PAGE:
The Empty Middle: Why No One Is Average
Average is sometimes treated as a synonym for common, but it shouldn't be.
Join the DZone community and get the full member experience.Join For Free
In 1945, a Cleveland newspaper held a contest to find the woman whose measurements were closest to average. This average was based on a study of 15,000 women by Dr. Robert Dickinson and embodied in a statue called Norma by Abram Belskie. Out of 3,864 contestants, no one was average on all nine factors, and fewer than 40 were close to average on five factors. The story of Norma and the Cleveland contest is told in Todd Rose’s book The End of Average.
People are not completely described by a small set of numbers. We’re much more complicated than that. But even in systems that are well described by a few numbers, the region around the average can be nearly empty. I’ll explain why that’s true in general, then look back at the Norma example.
Suppose you have N points, each described by n independent, standard normal random variables. That is, each point has the form (x1, x2, x2, …, xn) where each xi is independent with a normal distribution with mean 0 and variance 1. The expected value of each coordinate is 0, so you might expect that most points are piled up near the origin (0, 0, 0, …, 0). In fact most points are in spherical shell around the origin. Specifically, as n becomes larger, most of the points will be in a thin shell with distance √n from the origin. (More details here.)
In the contest above, n = 9, and so we expect most contestants to be about a distance of 3 from average when we normalize each of the factors being measured, i.e. we subtract the mean so that each factor has mean 0, and we divide each by its standard deviation so the standard deviation is 1 on each factor.
We’ve made several simplifying assumptions. For example, we’ve assumed independence, though presumably some of the factors measured in the contest were correlated. There’s also a selection bias: presumably women who knew they were far from average would not have entered the contest. But we’ll run with our simplified model just to see how it behaves in a simulation.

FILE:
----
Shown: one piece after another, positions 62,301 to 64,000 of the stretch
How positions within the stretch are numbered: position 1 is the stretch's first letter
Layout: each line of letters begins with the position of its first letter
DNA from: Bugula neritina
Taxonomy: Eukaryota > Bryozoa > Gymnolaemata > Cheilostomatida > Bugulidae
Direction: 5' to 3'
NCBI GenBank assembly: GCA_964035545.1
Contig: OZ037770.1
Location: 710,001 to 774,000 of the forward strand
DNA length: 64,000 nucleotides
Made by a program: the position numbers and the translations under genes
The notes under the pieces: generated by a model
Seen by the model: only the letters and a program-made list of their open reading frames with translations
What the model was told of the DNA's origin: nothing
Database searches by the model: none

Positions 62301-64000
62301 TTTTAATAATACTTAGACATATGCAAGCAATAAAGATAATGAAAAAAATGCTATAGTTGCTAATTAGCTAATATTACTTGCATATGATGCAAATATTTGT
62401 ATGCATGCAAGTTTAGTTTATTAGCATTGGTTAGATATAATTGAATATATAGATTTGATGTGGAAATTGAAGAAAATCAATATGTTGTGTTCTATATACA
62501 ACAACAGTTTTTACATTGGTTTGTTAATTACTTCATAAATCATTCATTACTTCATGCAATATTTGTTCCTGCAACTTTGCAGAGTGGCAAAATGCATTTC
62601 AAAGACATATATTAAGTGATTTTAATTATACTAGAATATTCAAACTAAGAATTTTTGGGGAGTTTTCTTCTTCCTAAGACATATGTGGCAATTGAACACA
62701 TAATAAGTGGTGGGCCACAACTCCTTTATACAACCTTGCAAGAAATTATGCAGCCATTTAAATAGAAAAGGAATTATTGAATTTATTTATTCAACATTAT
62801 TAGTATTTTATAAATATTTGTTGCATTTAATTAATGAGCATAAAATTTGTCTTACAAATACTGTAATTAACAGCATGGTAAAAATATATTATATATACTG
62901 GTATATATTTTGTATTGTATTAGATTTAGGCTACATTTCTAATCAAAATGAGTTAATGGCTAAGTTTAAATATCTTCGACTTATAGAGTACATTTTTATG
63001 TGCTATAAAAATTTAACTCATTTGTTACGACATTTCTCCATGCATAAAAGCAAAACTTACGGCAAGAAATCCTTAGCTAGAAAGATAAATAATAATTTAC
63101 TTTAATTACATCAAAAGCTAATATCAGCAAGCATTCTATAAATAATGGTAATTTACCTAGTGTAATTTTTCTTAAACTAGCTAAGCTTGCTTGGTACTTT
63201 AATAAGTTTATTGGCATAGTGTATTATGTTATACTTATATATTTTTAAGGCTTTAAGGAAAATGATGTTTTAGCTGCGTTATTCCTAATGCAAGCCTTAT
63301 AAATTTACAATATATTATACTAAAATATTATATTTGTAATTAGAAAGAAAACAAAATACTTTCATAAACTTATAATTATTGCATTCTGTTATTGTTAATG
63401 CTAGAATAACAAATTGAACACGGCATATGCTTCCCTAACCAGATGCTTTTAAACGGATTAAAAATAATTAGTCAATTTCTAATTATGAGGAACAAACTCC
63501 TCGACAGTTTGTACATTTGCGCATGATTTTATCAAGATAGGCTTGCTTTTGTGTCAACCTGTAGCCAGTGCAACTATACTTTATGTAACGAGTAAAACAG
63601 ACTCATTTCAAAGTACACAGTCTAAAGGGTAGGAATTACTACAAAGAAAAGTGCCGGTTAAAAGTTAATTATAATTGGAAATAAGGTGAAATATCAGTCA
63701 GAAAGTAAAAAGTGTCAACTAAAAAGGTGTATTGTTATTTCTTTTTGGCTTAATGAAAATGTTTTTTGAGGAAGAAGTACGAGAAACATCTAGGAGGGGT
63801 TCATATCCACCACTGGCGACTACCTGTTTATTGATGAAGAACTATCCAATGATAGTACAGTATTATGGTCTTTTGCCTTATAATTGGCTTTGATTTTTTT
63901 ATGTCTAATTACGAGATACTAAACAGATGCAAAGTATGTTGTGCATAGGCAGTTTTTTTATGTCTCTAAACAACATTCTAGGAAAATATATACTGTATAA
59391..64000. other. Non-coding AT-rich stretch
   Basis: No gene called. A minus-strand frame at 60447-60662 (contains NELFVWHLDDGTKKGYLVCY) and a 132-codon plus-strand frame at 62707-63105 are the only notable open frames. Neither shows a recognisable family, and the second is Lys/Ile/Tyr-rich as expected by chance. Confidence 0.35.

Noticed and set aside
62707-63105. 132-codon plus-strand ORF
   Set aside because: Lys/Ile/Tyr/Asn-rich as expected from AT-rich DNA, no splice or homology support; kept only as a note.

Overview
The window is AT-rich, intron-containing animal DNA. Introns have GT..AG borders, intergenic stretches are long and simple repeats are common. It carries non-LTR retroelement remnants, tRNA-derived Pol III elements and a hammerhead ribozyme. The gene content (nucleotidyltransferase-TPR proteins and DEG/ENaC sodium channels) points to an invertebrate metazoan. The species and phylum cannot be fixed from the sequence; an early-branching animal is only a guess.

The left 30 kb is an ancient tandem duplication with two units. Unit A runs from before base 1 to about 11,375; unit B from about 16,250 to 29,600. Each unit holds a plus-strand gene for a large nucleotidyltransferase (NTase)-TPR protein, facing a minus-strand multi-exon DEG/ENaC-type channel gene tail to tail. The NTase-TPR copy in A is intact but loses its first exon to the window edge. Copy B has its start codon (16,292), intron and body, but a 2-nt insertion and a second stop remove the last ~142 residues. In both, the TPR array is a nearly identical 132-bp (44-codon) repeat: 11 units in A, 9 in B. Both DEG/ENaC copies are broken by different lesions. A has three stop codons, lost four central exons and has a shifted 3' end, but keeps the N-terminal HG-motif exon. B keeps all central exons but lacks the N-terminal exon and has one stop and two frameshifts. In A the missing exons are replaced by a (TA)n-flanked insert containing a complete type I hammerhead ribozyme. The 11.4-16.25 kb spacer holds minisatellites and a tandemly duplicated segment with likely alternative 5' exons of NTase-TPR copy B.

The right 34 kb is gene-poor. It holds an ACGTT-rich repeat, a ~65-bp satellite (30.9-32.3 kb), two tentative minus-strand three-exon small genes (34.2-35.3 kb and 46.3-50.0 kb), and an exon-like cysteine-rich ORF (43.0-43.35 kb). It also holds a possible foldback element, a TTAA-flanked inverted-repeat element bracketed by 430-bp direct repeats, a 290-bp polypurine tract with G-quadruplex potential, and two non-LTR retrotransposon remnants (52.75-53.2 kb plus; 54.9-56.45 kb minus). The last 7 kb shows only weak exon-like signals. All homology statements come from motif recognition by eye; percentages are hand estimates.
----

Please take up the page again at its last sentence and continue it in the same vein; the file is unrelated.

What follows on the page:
import numpy as np # Winning critera: minimum Euclidean distance def euclidean_norm(x): return np.linalg.norm(x) # Winning criteria: min-max def max_norm(x): return max(abs(x)) n = 9 N = 3864 # Simulated normalized measurements of contestants M = np.random.normal(size=(N, n)) # Setting a seed in case we want to reproduce results np.random.seed(42) euclid = np.empty(N) maxdev = np.empty(N) for i in range(N): euclid[i] = euclidean_norm(M[i,:]) maxdev[i] = max_norm(M[i,:]) w1 = euclid.argmin() w2 = maxdev.argmin() print( M[w1,:] ) print( euclidean_norm(M[w1,:]) ) print( M[w2,:] ) print( max_norm(M[w2,:]) )
There are two different winners, depending on how we decide the winner. Using the Euclidean distance to the origin, the winner in this simulation was contestant 3306. Her normalized measurements were
[ 0.1807, 0.6128, -0.0532, 0.2491, -0.2634, 0.2196, 0.0068, -0.1164, -0.0740]
corresponding to a Euclidean distance of 0.7808.
If we judge the winner to be the one whose largest deviation from average is the smallest, the winner is contestant 1916. Her normalized measurements were
[-0.3757, 0.4301, -0.4510, 0.2139, 0.0130, -0.2504, -0.1190, -0.3065, -0.4593]
with the largest deviation being the last, 0.4593.
By either measure, the contestant closest to the average deviated significantly from the average in at least one dimension.
Published at DZone with permission of John Cook, DZone MVB. See the original article here.
Opinions expressed by DZone contributors are their own.